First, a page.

Carlisle United's league opener with Cambridge will now be played behind closed doors after a pilot event for the return of fans was cancelled.

It was originally intended that home fans could watch Saturday's game at the Abbey Stadium as a test event for the safe return to supporters to league grounds.

Cambridge, though, said they have shelved the plan after last night's new Government guidance over Covid-19, and after consultation with health authorities.

Cambridge said they had initially planned for a crowd of 2,000, but that capacity had been halved by the Prime minister's announcement.

"In discussion with relevant safety authorities, the club has had to take the difficult and disappointing decision to play behind closed doors," Cambridge said in a statement.

"This is no one’s fault - and everyone recognises that the national situation has changed - but it was felt that we would have been left with too many invalid tickets in circulation for a game where safety has to be the number one priority.

"Even with reticketing and regular direct communication to all fans over the next 24 hours, the short timeline means that the club cannot entirely mitigate the risk to fans and stewards of people arriving in good faith for the game with tickets that are invalid and being unable to attend given the reduced capacity.

"Therefore, whilst it is a difficult decision to cancel the pilot, it is the right one in circumstances where we must all prioritise public health and safety."

They added: "We have not ruled out the possibility of holding another test event in the coming weeks with a 1,000 capacity."

Cambridge had last night said they were seeking more guidance following the Government's tightening of coronavirus restrictions.

The club had 862 fans at their ground for Tuesday's EFL Trophy game against Fulham's Under-21s, the first crowd at an "elite" football game in the UK since March.

The Abbey Stadium club had been making arrangements for season-ticket holders to attend the Blues fixture, providing e-tickets to seated season-ticket holders and giving terrace season-ticket holders the opportunity to use their season cards.

General sale tickets were due to be available from today. No away supporters would have been allowed to attend.

The Department for Digital, Culture, Media and Sport issued guidelines yesterday saying that sport pilot events would now be limited to 1,000 spectators in light of the recent increase in coronavirus cases.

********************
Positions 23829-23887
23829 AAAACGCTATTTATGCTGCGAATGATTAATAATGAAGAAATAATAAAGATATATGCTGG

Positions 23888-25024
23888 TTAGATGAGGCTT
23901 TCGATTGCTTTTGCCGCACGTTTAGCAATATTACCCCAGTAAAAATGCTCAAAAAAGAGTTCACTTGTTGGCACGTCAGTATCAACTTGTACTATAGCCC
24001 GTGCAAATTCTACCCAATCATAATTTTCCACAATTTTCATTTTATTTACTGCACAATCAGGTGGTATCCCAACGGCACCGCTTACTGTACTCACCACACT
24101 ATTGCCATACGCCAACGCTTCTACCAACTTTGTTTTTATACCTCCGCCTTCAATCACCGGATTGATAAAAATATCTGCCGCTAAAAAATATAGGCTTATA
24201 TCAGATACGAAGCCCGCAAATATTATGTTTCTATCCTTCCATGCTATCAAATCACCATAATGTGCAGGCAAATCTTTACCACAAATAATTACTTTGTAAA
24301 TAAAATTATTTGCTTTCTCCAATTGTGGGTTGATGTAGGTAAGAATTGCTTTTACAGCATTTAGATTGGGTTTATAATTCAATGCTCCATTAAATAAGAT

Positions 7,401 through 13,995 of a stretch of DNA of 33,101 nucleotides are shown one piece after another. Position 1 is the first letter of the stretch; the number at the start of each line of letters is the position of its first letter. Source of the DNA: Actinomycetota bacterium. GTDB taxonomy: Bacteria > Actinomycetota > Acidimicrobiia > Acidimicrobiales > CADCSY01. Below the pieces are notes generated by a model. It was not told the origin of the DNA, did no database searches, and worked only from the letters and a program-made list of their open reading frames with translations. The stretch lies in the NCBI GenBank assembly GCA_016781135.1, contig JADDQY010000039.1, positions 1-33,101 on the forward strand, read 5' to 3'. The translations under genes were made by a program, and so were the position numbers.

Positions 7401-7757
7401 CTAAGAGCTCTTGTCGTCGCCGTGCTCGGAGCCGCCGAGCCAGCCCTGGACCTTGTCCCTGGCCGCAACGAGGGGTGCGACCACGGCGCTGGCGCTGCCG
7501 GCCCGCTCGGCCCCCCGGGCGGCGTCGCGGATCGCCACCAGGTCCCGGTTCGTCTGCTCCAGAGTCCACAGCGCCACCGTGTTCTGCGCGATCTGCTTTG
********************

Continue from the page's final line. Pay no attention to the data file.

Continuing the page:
The new measures have thrown into doubt plans to have fans back into all stadiums by October. The Government said such aims are under review.

New measures aimed at reducing the virus's spread mean people in England must not meet socially in groups of more than six people, indoors or outdoors.

Speaking earlier this week, a firm commissioned by the EFL and the Sports Ground Safety Authority (SGSA) to assess the the application of social distancing guidance at football grounds said it had been working on plans to help clubs welcome fans back to their grounds.

Movement Strategies say they had provided a “how to” guide for EFL clubs developing social distancing plans, including the process for calculating safe capacity.

They said this included a number of considerations, also including concourse capacities, entry and exit capacity calculations, areas immediately outside venues, and toilet, food, hospitality and retail areas.

The firm have also been attending pilot schemes at other events such as the World Snooker Championship at Sheffield’s Crucible Theatre.

Dr Aoife Hunt, associate director at Movement Strategies, said: “The SGSA’s social distancing guidance provides venue operators with a much-needed planning toolkit to enable the re-admittance of spectators to live sport.

"The case studies at Charlton Athletic and Cambridge United were an important step to ensure this guidance can successfully be applied to real-life grounds.

"There are so many factors that venues have to take into consideration when planning for the return of fans, and it’s our job to help make the process as straightforward as possibly by providing them with all the information and guidance they need to determine a new safe capacity and get the right social distancing measures in place.

"We are proud to now be working alongside clubs from the Premier League, the EFL and the National League, as well as other venue operators across the UK, as they prepare to safely re-open their doors to fans once they are permitted to do so.”

Martyn Henderson, chief executive of SGSA, added: “This is a hugely valuable piece of work. We’re in unprecedented times and this study offers valuable insights that will help grounds anticipate and address the challenges involved."

Speaking after today's announcement of the postponed pilot event, Cambridge chief executive Ian Mather said: "We understand there will be disappointment from our supporters, but we hope they will recognise the reasoning as safety of all stakeholders has to be our key concern.

"We have looked long and hard at different solutions and held a number of discussions with the public health and safety authorities, but it is not possible to mitigate the obvious risks given the change overnight to capacity.

"Cambridge United remain very proud of the collective achievement on Tuesday night and must reiterate the football club’s immense gratitude to the supporters whose exceptional co-operation contributed majorly to the evening’s success.

"We are hopeful that the knowledge and learnings gained will allow the return of supporters to stadiums across the country as soon as possible, and Cambridge United stands ready to participate in future pilots to accelerate that process at the appropriate time."